BALLARAT City Council will face a choice of increasing rates or cutting its organisational size after a $10 million superannuation bill was revealed, mayor Mark Harris said yesterday.
Cr Harris said future council budgets would require at least one per cent of rates to pay the city’s super bill which this week was revealed to have jumped from a projected $4 million to $10.2 million.
Councils around the state have been hit by a shortfall due to liabilities to the former Local Authorities Superanuation Fund defined benefit scheme.
Cr Harris slammed operating fund Vision Super and the Municipal Association of Victoria for underestimating the liability in what he called an “incompetent process”.
The statewide bill is expected to be as high as $700 million, with Ballarat set to use existing cash reserves to pay its share.
“We had provision for about $4.4 million on the information we had up until budget time...but we will have to run down our cash reserves for the next couple of years which will give us very little flexibility to run projects,” Cr Harris said.
“I have talked openly with councillors about withdrawing from the MAV, as I think this has been an incompetent process and I still don’t have any concept we are being represented effectively.”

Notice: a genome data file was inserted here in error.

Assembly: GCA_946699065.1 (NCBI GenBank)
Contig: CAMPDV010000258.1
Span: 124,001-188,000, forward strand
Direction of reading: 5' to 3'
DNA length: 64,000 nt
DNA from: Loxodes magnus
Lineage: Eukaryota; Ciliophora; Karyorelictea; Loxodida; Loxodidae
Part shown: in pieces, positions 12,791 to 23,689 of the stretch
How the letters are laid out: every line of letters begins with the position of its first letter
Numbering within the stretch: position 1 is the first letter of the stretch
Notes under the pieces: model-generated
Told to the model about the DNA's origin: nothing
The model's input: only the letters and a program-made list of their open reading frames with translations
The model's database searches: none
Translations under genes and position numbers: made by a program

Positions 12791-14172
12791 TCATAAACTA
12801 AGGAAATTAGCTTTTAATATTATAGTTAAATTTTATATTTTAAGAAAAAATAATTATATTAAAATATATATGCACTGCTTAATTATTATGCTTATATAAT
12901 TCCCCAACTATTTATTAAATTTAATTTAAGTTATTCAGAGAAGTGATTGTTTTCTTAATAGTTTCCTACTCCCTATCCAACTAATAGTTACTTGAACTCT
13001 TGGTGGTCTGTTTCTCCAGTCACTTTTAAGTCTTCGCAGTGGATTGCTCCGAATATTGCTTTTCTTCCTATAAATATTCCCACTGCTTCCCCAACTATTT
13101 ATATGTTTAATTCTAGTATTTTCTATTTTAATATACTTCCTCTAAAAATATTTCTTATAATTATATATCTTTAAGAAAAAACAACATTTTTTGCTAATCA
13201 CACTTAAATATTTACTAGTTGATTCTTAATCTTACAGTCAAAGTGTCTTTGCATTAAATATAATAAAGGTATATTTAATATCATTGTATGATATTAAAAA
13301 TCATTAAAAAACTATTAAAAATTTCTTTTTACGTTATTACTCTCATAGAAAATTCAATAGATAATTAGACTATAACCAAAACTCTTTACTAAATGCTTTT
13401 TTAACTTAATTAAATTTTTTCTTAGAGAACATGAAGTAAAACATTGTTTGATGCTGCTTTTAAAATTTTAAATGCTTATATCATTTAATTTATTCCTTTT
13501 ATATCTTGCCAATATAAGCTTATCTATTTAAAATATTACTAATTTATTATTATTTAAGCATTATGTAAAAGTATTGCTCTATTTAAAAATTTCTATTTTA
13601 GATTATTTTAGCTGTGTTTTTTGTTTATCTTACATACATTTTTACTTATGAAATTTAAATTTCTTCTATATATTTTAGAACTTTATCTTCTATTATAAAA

He called for changes to the way the fund is administered and said Ballarat had sought more information and better processes before the shortfall was revealed.
Cr Harris said structures dating back to the mid-1990s could be overhauled as local government organisations had the capacity to meet pension liabilities on a year-to-year basis.
“We will put a budget to council next week, but we are only able to do that because our cash reserves will be altered,” he said.
The City of Greater Bendigo this week forecast a super bill of up to $11 million.
Councils are not required to pay their liabilities until July 1, 2013 but Ballarat will move quickly in order to minimise interest on the payments, Cr Harris said.
“There’s no way to sugarcoat this. In the end we have to find the money and so for the next budget I am sure the advice will be to put rates up for this one per cent alone.
Council might take the decision to downscale the organisation, but there’s no way to mitigate the need for the one per cent rise.”
The Municipal Association of Victoria was not available for comment yesterday.